Day two in Wrangell-St. Elias National Park would take us from the Monahan Creek area to a beautiful overlook of the Bremner Glacier, which we would be tackling on Day three. The day started out in classic Alaskan style- gray skies, low hanging clouds, and rain. The goal for the morning was to stay above the brushy areas, but stay below the loose and steep scree areas. If this is done correctly it will be relatively easy trekking across some basketball-sized rocks. The key is to work your way down the valley with an eye toward the Monahan Creek junction and the saddle which you will be passing over. The best advice is to minimize areas of alder while working your way toward Monahan Creek. We had to search for a while to find a spot to cross over the creek, but eventually found some stepping stones that kept us from getting our boots wet. That was a huge win. But you have to keep your eyes open, because much of the area has steep walls to the creek or water moving too powerfully to cross.

Upon the creek crossing we were on our way over the saddle that would lead to Bremner Glacier. We had to make a decision on how far we really wanted to go on this day. If we went too far, we would commit to several hours of dense alders that descended to the glacier. Did we really want to end the day with that kind of battle? If we went into the alder for the remaining part of the day, would there be anywhere to camp without having to commit to crossing the glacier in the same day? Committing close to nine untrailed, Alaskan miles before the alder and glacier seemed like enough for one day. So we knew that the next day was going to be the monster day- alder/glacier. At least we would have the evening and night to mentally prepare for it. Dense alder will make you wish you were back on the dirt trails in Indiana. I have yet to find a fan of alder bushwhacking. Nonetheless, the terrain for this portion of Day 2 was ideal for backpacking, but the boulders heading up to the saddle was a little work.

Once we hit the saddle we could see where the dense cloud cover was coming from- the glacier. And we saw for the first time… blue skies. As I mentioned in the previous post, the Bremner area from which we came seems as if it gets a lot of cloud cover and rain, likely due to the cold air coming from the glacier. Am I no meteorologist, so I am likely wrong, but on subsequent days we would look back and see gray skies and rain even though we were in clear skies. The green in front of us was a beautiful, but I am not sure how to classify it. It was a somewhat marshy area with a mixture of knee-high scrub, longish tussock, and scattered alder. The issue, as you can imagine, is where to set up a tent. If there was a spot clear enough for a tent…it was marshy. To be honest, even though it wasn’t a huge issue, I feel like finding spots to camp throughout the week took some work. It’s not like you can just pop a tent anywhere. Most areas were overgrown or rock strewn or not close to fresh water, etc. On this day we had to make due with a bit of an angle, which made for a cool pic below, but it was really the best we could do. I think the other guys got to the flat spot before us and we got the consolation angle. I slept well regardless.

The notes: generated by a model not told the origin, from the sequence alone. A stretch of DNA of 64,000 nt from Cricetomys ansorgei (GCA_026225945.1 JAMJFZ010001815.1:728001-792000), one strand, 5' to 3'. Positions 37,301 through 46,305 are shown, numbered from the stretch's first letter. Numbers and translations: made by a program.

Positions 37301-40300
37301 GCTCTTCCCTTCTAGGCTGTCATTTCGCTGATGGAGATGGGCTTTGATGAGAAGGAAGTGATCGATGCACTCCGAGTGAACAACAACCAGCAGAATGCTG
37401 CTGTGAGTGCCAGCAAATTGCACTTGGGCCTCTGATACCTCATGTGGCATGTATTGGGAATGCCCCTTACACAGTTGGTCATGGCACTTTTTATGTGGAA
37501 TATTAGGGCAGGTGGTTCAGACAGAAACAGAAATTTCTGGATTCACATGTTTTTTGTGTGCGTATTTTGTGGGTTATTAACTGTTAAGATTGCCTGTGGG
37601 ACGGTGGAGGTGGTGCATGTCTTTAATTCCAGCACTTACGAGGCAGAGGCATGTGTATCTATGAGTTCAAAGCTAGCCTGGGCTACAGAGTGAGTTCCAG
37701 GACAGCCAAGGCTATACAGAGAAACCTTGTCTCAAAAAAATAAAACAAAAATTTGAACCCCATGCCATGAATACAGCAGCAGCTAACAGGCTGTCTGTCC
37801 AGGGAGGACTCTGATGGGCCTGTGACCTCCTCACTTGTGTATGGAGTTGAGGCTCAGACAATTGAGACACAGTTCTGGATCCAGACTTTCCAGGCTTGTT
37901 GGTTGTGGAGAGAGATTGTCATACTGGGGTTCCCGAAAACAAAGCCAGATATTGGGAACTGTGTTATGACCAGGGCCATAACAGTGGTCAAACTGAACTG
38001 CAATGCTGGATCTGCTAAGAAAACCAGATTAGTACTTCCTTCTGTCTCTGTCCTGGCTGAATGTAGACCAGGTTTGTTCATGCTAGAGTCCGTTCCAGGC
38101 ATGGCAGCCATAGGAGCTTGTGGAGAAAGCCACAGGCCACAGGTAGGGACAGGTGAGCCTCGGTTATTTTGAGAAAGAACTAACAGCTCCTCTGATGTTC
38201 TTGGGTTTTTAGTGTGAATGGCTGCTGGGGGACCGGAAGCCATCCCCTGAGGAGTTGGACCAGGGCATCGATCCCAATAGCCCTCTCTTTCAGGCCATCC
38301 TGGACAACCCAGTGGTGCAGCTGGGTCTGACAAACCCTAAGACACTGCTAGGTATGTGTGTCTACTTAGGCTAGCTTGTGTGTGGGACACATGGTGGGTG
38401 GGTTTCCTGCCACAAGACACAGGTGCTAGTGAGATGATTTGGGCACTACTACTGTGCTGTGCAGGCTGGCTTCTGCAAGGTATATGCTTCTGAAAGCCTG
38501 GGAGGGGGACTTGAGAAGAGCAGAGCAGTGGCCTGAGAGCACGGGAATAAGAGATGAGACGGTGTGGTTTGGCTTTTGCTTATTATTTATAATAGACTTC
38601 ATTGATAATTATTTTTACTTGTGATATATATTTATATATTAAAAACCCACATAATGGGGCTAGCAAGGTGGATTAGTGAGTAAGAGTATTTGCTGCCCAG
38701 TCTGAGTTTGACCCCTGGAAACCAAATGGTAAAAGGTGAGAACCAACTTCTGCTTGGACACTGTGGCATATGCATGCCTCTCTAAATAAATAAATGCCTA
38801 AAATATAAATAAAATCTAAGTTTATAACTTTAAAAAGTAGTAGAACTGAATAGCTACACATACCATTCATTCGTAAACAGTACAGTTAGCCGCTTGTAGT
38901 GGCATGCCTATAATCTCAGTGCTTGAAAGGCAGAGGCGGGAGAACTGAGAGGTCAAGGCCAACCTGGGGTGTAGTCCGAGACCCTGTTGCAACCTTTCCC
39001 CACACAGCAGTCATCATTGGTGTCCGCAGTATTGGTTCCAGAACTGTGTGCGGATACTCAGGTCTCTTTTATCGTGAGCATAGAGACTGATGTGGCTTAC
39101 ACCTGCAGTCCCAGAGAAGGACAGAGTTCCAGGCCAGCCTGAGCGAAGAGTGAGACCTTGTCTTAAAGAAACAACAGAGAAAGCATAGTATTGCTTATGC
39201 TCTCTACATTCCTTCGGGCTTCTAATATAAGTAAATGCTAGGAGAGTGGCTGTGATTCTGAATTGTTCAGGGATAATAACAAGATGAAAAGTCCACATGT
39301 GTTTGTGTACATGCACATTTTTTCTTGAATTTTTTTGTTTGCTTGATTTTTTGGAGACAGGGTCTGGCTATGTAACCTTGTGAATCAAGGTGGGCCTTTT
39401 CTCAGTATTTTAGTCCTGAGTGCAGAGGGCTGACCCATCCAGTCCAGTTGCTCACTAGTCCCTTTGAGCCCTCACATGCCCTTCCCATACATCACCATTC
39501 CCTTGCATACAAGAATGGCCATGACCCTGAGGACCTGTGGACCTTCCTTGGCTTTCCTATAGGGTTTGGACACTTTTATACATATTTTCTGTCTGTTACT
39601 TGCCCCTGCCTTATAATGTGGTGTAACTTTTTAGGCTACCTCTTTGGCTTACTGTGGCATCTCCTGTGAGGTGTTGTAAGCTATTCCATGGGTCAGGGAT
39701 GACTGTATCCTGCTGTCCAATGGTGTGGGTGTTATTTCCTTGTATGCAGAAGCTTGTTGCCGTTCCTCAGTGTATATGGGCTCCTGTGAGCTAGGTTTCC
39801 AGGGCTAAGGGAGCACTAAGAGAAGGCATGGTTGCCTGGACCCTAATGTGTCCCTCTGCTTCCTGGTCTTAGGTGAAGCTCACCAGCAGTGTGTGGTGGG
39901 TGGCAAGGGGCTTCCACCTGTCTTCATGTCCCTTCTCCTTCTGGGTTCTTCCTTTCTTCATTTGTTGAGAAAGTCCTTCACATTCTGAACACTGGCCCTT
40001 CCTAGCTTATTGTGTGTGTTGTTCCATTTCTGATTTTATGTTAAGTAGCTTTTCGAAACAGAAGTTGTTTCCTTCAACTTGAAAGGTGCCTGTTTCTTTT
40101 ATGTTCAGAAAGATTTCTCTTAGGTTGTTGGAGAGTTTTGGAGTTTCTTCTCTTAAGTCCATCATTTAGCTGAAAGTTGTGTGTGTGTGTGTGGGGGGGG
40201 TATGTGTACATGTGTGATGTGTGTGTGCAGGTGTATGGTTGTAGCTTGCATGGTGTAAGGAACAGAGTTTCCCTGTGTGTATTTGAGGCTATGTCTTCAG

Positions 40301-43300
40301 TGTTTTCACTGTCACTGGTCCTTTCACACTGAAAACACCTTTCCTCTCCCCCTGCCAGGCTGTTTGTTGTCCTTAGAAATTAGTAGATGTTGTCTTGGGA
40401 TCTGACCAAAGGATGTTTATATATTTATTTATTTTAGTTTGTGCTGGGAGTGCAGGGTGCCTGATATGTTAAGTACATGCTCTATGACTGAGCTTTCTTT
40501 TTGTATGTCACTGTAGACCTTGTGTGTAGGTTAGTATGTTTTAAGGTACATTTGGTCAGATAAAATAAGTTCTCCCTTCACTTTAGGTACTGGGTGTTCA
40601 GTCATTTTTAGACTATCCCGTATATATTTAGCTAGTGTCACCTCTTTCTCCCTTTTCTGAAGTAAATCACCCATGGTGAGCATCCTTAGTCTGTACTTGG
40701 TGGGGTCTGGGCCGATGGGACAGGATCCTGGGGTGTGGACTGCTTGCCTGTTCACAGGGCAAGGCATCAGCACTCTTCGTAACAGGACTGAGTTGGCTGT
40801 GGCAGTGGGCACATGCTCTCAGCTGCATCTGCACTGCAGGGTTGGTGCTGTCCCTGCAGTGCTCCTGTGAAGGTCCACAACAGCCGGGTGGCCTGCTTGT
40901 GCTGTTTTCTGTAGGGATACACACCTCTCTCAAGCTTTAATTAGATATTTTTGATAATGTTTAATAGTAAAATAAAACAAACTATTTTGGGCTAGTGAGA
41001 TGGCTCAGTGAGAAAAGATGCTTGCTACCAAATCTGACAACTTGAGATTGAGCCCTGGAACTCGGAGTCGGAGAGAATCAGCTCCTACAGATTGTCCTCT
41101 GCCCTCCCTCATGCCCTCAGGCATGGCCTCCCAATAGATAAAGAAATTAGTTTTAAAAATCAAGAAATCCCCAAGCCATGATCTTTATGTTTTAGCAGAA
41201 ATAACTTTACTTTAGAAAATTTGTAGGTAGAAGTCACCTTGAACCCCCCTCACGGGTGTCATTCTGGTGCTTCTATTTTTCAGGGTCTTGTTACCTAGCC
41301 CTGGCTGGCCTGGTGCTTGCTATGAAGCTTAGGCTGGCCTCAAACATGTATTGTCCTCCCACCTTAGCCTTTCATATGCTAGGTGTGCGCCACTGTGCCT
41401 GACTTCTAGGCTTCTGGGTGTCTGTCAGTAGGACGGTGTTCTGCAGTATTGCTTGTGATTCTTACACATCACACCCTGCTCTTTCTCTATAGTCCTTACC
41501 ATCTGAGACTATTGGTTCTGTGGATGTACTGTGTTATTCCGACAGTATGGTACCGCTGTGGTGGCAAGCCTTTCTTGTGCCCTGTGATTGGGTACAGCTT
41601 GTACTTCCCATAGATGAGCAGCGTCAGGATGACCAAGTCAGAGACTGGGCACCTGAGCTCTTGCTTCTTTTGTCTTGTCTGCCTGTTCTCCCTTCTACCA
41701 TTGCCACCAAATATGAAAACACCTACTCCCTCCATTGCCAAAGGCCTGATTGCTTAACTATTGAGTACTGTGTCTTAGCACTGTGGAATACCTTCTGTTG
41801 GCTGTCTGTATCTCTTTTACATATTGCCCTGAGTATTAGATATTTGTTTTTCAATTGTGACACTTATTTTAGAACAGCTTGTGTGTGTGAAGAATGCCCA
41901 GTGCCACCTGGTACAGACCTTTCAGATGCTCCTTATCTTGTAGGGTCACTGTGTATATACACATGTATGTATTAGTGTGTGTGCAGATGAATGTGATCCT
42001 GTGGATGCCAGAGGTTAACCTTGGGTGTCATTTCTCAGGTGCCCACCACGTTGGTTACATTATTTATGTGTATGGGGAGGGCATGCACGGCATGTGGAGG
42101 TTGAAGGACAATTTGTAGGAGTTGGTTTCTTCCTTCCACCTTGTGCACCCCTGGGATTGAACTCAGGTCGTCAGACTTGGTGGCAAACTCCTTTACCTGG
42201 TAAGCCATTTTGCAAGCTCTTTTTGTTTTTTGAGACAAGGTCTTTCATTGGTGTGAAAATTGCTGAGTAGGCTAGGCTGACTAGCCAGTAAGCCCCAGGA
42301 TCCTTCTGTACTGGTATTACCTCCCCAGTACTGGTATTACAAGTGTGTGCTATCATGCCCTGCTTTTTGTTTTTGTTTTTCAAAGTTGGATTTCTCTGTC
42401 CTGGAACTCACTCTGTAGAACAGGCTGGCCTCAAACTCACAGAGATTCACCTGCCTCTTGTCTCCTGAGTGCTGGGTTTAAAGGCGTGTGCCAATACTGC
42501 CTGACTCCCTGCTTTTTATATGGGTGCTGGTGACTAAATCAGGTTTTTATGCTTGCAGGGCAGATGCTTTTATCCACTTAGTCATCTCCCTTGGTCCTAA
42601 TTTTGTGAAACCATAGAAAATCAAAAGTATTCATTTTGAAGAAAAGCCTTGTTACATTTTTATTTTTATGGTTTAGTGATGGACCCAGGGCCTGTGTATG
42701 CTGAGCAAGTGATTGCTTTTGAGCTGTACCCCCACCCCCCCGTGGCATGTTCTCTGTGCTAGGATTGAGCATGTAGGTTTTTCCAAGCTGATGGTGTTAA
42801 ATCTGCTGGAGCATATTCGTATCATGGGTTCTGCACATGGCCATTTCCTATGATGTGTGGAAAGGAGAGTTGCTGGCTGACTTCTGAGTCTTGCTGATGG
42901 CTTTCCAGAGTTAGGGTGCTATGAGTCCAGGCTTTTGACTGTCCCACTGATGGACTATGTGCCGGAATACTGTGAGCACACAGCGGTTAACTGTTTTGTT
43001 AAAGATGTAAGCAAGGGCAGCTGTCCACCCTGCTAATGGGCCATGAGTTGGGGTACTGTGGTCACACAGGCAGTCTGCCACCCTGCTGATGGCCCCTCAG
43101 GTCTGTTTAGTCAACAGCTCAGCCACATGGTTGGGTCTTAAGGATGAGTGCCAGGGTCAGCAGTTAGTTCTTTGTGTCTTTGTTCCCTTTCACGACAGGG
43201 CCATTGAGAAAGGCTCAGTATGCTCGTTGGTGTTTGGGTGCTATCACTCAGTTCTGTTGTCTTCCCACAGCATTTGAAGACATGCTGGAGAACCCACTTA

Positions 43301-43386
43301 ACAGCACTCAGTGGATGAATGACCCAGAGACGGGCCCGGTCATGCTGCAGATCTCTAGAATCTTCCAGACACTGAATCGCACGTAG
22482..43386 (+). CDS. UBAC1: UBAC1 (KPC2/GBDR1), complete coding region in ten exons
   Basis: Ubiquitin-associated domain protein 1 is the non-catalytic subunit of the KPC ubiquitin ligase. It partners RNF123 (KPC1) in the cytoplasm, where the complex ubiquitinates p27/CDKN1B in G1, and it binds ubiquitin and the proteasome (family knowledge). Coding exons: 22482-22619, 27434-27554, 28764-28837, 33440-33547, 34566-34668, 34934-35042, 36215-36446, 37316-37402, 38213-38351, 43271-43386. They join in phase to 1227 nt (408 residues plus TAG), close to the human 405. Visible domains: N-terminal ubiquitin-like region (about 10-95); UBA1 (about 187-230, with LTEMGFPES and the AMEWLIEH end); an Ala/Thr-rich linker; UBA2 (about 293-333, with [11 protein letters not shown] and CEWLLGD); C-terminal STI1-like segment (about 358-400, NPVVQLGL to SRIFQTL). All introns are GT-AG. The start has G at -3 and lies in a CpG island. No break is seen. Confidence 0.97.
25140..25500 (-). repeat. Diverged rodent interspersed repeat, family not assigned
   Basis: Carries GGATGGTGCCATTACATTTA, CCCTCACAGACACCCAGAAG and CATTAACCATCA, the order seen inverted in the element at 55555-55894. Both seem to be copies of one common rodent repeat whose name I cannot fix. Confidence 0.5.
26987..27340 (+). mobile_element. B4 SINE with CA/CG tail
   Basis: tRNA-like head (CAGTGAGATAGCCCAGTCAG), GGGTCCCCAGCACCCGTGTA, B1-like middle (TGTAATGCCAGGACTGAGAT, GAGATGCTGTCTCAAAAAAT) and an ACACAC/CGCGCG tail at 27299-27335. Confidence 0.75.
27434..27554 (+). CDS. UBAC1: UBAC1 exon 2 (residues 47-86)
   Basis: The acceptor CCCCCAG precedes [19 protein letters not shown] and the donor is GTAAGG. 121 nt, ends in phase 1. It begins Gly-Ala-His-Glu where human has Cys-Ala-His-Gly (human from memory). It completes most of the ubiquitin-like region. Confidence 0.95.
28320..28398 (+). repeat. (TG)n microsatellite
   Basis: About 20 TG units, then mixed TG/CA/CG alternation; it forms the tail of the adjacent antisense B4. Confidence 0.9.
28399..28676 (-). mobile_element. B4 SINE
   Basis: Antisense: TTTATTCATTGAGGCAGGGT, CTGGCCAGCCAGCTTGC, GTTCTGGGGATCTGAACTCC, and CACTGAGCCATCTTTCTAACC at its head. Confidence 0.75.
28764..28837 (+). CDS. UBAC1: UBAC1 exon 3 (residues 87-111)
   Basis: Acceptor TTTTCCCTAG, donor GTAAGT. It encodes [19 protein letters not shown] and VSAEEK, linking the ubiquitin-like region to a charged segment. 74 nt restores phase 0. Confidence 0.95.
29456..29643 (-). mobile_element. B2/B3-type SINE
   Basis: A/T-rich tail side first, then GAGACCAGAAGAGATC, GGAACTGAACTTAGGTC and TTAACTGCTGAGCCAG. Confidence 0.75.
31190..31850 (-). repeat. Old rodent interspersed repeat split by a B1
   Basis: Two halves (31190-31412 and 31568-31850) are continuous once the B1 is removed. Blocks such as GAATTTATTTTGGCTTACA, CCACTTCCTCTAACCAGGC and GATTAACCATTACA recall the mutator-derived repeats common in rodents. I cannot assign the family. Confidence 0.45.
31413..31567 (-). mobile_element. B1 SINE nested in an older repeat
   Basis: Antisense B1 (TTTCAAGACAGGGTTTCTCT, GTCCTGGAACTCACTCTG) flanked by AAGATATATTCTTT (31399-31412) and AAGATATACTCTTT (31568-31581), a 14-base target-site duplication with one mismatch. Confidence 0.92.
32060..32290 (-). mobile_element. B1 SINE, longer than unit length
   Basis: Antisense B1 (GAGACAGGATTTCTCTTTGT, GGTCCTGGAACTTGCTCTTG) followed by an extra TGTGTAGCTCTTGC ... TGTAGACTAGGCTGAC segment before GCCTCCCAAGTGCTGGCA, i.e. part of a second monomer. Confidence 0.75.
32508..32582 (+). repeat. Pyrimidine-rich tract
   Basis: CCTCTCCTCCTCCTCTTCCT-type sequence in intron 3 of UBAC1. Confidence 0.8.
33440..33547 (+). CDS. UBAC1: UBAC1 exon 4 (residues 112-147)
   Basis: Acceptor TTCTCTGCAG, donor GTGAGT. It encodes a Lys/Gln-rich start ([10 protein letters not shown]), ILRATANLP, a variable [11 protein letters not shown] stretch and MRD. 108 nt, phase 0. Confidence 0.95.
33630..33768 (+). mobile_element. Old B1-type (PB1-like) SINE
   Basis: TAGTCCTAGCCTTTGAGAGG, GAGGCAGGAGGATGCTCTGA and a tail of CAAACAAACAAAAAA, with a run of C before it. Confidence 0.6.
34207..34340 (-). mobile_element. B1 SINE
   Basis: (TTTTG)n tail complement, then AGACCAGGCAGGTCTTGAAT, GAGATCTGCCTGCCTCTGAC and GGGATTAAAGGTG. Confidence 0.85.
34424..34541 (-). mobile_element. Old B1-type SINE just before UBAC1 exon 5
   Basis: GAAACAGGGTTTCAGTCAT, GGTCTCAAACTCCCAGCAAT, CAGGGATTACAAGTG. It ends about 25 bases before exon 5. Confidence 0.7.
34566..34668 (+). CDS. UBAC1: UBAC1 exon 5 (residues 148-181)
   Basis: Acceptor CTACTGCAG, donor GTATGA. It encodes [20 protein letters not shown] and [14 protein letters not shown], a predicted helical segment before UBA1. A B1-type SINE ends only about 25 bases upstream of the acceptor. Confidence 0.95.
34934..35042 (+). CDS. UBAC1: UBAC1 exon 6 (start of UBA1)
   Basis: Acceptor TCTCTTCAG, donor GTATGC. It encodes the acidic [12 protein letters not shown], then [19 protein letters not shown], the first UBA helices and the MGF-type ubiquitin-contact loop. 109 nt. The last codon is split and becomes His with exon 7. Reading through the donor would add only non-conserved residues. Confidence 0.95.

The next day, Day 3, would take us through the alder and down to Bremner Glacier for one spectacular day.

Day 3- Bremner Glacier Overlook to Bremner Glacier

Preparing for a Wrangell-St. Elias Backpacking Trip

The average person has never heard of Wrangell-St. Elias National Park in southeast Alaska, even though it is six times larger than Yellowstone National Park, sizing in at a mere 13 million acres. The sheer size of Wrangell-St. Elias makes it the largest national park in the United States and one of the most prized backpacking bucket list adventures in the world.

Preparing to backpack Wrangell-St. Elias can be daunting. The size, the remoteness, the logistics, and the unknown may be too much for a backpacker who is ready to take it up a level in epic backpacking. But let me assure you that, outside of the logistics of planning this multi-day adventure being a bit challenging, you can do a Wrangell trip with the right mindset going into it.

MINDSET

I feel like we had a bit of an advantage, having backpacked for a week in the backcountry of Denali a few years prior. Even though they were relatively different trips, we knew that Alaska could throw any and every challenge and obstacle at you throughout the week. Leading up to this trip I just kept saying, “Backpacking Alaska is 90% mental and 10% everything else.” It may be a little exaggerated, but trust me, you will do yourself a huge favor if you go in with the mindset that there will be times when you will be cold, wet, tired, sore, and frustrated (of course, everyone at different degrees), but you get the point. Go into Wrangell-St. Elias with the right mindset. This is the best advice anyone can give you. If you expect a difficult trip with obstacles, you have already taken a huge step.

LOGISTICS

Before you do anything else, go to the website of Wrangell Mountain Air. They offer a variety of services, but for our purposes, they fly backpackers into the Wrangell backcountry and drop them off at their specified drop point and then pick them up at their agreed upon end destination. Their website not only describes the different backcountry routes, it shows the areas where they have landing strips for the bush plane.  In essence, you will be backpacking from one landing zone to the next landing zone. You choose the route you will take and the number of days you are planning, just make sure you are at your pickup point on time.  After reading the description and discussing how many days we would be able spend in the backcountry, we chose the Seven Pass Route, which is listed as a trip from Iceberg to Bremner. After a bit of additional research, we decided to travel the opposite direction from Bremner to Iceberg. Once you agree upon the particular route you are going to take, I would suggest calling Wrangell Mountain Air and getting on the books for those dates, as it seems the activity in that area has been picking up over the last couple of years. It is an easy phone call. Just give them your info, your dates, and a 50% deposit and you are set. Wrangell-St. Elias National Park does not require any fees or permits. Yes, I know, that is amazing! But it’s true. All you have to worry about is getting there!